Massa backs Barrichello to overhaul Button

Jenson Button needs to cope better with the pressure of leading the standings if the Briton wants to secure a first Formula One title, last year's runner-up Felipe Massa has told a British newspaper.

The Ferrari driver, recovering from life-threatening head injuries suffered in Hungary in July, told the Guardian in an interview published today that he was backing Button's Brawn team mate and Brazilian compatriot Rubens Barrichello.

Barrichello, a friend of Massa, is 16 points adrift of Button with five races remaining, but the championship leader has taken only 11 points in his last five races after winning six of the first seven.

Massa pointed out that he had been six points behind McLaren's Lewis Hamilton going into the final race last year and still almost won the title.

"That was one race, Rubens has five races to close 16 points. It's a big possibility but it depends on Jenson. If Jenson carries on in this bad way it will help Rubens a lot," he said.

"In my opinion, Jenson has gone down because of the pressure. It's the only reason.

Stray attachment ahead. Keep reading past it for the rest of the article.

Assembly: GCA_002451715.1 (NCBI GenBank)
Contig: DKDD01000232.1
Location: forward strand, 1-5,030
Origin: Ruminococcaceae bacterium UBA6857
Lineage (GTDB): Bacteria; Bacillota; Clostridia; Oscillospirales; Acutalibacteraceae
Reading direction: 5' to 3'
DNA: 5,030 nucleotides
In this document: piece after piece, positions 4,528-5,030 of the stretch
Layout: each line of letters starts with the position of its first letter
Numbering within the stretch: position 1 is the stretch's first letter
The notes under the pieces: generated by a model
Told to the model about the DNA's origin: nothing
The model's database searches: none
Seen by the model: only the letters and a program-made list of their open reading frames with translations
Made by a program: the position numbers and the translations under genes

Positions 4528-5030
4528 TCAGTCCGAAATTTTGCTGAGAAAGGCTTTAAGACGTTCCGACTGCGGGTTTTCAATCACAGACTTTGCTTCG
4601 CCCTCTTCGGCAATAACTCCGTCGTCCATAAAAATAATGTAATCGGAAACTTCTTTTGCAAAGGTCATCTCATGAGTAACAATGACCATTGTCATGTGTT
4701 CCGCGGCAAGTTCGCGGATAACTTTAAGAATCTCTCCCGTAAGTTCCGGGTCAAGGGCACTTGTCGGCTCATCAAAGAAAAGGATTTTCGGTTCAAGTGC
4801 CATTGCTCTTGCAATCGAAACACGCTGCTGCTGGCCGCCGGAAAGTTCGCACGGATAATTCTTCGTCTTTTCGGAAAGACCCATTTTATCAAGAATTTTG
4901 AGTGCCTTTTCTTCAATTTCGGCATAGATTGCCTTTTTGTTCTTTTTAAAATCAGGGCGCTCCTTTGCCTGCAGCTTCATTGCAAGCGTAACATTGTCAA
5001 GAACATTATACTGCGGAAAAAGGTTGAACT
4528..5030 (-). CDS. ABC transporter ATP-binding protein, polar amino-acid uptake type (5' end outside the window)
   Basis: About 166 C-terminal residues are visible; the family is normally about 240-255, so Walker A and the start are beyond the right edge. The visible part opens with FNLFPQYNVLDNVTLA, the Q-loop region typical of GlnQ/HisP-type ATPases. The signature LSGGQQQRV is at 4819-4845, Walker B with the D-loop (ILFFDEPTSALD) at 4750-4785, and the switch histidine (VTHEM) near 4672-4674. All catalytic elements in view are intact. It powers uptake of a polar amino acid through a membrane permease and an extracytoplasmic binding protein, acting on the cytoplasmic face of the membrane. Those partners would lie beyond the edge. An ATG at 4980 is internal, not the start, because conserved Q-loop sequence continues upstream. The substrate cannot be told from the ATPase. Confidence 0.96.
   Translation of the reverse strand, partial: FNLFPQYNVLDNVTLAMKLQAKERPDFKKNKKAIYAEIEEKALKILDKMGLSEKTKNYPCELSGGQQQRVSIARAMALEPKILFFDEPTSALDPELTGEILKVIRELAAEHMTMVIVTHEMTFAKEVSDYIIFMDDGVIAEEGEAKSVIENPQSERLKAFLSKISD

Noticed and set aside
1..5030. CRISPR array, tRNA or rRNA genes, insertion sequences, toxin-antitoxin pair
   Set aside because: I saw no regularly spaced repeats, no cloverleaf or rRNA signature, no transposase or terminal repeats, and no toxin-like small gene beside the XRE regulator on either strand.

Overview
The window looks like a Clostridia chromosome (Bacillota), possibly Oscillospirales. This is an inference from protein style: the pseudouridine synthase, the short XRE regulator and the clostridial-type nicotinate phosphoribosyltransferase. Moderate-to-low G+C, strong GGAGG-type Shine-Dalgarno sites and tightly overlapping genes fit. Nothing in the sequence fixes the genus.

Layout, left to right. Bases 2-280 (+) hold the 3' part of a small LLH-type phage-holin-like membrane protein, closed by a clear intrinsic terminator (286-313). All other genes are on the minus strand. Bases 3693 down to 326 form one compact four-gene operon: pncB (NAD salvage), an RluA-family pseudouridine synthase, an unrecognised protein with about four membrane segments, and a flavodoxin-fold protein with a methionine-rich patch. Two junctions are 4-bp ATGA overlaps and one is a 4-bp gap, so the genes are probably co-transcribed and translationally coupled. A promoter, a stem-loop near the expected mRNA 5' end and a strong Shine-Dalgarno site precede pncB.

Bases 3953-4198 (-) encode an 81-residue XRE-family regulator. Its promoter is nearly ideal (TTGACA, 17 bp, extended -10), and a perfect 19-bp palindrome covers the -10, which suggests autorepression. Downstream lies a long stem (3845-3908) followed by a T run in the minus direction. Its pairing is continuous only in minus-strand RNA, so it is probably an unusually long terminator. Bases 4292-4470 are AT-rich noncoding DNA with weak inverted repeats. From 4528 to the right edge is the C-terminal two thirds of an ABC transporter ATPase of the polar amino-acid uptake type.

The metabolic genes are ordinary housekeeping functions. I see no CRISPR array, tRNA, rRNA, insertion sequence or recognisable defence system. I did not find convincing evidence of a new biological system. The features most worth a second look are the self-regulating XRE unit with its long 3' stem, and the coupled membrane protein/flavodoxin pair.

"In the earlier races, he was almost half a second (a lap) quicker than some teams. You win the race easy and there is not so much pressure. But now we have races where things are more difficult," Massa said.

"So for me the pressure has had a big impact on his mind - and he needs to deal with it better. If he does not cope with the pressure he will not win the championship."

Massa, interviewed in his Sao Paulo apartment before undergoing cosmetic surgery on Monday, is not due to return until next season. He said he felt his accident happened for a reason and would make him stronger.

"Everything in life has a meaning. If something bad happens it's because you need to learn, to grow," he said.

"My life was once very difficult. When you think of the position I used to be in and what I had to do to arrive where I am now in my professional career. It was very difficult to reach this point.

"I had many races in the various categories where I knew if I did not win then I would not get to race in the next race because I did not have the money. So a lot happened that helped me become stronger," he added.

"I think there is a reason for this accident. At the moment I don't quite know what it is."

Massa said he was fortunate not to have been blinded or killed by the bouncing spring shed by Barrichello's car in qualifying at the Hungaroring and added that he would discuss possible ways of improving safety when he returned.

"For me, the worst thing that happened was not being able to race," he said. "If you can't drive that's terrible.

"My wife has already asked me, at least 10 times, 'Are you sure you don't feel any doubts or worries?' Always, I say, 'No - because this is what I like to do.' If I don't drive then I am not the same person."